We’ve all had a friend on Facebook magically post something about a free iPad or clothing and wondered “how is this possible?” Well going back to something my mother taught me long ago “if its too good to be true, it probably is”. This is exactly what all of these Facebook posts are. Too good to be true. Here are some helpful tips to avoid being sucked into a scam and avoid being ridiculed by your social networks.
- There is no way a company would give out thousands of iPads for free. The cost alone of purchasing that many iPads makes this deal impossible to be true. (There are legitimate contests that do give away small numbers of iPads). The goal of this scam is to mislead you and your Facebook friends into filling out surveys.
- Anything asking you to give access to your account should be read through very carefully. The amount of information on your Facebook page is enough to do many nasty things so read carefully.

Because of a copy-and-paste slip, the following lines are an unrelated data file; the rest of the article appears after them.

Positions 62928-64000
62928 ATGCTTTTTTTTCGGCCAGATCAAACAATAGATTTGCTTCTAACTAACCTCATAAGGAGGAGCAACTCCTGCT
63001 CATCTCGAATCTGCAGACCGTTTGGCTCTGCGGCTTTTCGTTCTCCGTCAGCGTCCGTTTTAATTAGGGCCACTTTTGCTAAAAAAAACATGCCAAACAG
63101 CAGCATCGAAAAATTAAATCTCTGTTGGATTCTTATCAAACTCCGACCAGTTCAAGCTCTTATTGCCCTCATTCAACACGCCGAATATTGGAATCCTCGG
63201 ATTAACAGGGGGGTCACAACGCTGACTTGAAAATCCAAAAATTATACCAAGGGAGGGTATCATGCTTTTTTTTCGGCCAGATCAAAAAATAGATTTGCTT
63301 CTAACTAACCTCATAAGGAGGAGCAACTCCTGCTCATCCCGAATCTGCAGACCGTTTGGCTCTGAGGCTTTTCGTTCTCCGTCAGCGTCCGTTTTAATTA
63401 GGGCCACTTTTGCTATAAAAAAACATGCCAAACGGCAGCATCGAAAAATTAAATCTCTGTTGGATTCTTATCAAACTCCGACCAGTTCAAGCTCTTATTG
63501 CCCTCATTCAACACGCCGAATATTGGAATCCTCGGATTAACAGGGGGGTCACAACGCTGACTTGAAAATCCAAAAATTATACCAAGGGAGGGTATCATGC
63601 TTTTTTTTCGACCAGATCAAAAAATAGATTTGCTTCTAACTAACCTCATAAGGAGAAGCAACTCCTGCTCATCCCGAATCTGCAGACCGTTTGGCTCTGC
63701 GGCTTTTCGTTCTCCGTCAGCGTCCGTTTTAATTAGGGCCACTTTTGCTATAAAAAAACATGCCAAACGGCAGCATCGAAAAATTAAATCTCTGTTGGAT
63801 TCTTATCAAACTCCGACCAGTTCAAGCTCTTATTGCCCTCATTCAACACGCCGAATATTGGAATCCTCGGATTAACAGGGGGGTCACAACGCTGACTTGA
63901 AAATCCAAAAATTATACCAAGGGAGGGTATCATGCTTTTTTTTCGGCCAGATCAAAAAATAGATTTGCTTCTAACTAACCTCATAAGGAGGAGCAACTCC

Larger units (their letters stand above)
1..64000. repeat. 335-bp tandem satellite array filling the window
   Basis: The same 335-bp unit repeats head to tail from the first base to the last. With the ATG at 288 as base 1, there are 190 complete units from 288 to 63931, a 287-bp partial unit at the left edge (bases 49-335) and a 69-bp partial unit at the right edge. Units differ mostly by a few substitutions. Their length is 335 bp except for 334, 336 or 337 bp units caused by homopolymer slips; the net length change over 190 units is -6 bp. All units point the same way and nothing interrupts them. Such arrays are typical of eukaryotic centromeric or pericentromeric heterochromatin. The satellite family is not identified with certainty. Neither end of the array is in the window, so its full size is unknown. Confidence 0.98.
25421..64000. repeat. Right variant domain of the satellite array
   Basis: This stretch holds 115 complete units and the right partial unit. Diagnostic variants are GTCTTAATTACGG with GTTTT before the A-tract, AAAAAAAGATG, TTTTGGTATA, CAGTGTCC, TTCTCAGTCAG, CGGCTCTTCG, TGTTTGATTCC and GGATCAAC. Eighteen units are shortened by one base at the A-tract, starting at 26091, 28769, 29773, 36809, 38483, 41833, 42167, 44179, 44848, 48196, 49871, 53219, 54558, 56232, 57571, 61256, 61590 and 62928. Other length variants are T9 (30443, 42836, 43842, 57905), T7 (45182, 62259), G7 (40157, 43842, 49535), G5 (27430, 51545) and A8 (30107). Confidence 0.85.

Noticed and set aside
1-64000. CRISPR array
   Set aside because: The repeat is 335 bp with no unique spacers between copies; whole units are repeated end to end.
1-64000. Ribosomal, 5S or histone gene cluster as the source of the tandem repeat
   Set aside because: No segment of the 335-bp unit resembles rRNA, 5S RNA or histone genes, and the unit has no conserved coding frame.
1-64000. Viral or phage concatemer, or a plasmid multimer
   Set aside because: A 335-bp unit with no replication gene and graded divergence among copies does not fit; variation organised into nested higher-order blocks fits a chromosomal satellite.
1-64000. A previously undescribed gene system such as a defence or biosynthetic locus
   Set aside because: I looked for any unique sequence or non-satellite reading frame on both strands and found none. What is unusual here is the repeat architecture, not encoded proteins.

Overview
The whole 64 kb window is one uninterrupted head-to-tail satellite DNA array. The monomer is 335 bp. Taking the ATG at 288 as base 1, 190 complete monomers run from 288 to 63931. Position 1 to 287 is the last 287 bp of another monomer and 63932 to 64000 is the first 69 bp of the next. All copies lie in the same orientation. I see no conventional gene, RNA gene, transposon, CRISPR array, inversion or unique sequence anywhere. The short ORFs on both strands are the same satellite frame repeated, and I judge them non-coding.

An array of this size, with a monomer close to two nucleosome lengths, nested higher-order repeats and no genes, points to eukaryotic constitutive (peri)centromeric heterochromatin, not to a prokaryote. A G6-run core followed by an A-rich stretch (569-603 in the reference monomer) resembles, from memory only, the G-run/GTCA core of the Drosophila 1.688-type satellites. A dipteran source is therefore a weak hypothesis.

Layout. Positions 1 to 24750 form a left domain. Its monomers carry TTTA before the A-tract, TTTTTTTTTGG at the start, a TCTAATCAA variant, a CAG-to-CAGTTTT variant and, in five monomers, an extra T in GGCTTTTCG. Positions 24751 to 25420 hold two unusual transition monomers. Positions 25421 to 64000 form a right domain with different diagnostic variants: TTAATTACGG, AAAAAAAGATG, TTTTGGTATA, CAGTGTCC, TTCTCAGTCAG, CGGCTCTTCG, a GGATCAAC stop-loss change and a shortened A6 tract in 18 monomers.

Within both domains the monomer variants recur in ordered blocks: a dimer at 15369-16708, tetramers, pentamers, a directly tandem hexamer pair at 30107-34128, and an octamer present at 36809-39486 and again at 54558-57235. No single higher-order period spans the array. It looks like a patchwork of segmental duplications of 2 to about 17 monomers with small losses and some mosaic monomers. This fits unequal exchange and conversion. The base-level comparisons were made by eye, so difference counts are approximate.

- “Jaa” is Finnish for like and Facebook would never use this in combination with English or any other language.
- Video’s of celebrities doing
dirtyillicit activities or current events (as seen in the photo above) with titles such as “Shocking” or “You won’t believe this”. The trick they use here is after you click on the video they later ask you to update some sort of software on your computer. However this update isn’t actually an update but malware or hijacking of your Facebook account.
- The newest and most clever type of attack is shown below:
Outlined above is a conversation between a real person (guy in white) and a hijacked account sending a link through. This link leads to a fake Youtube page again asking for you to update Flash Player. As seen on kevinfrancis.net the most convincing part are the fake comments below the fake video.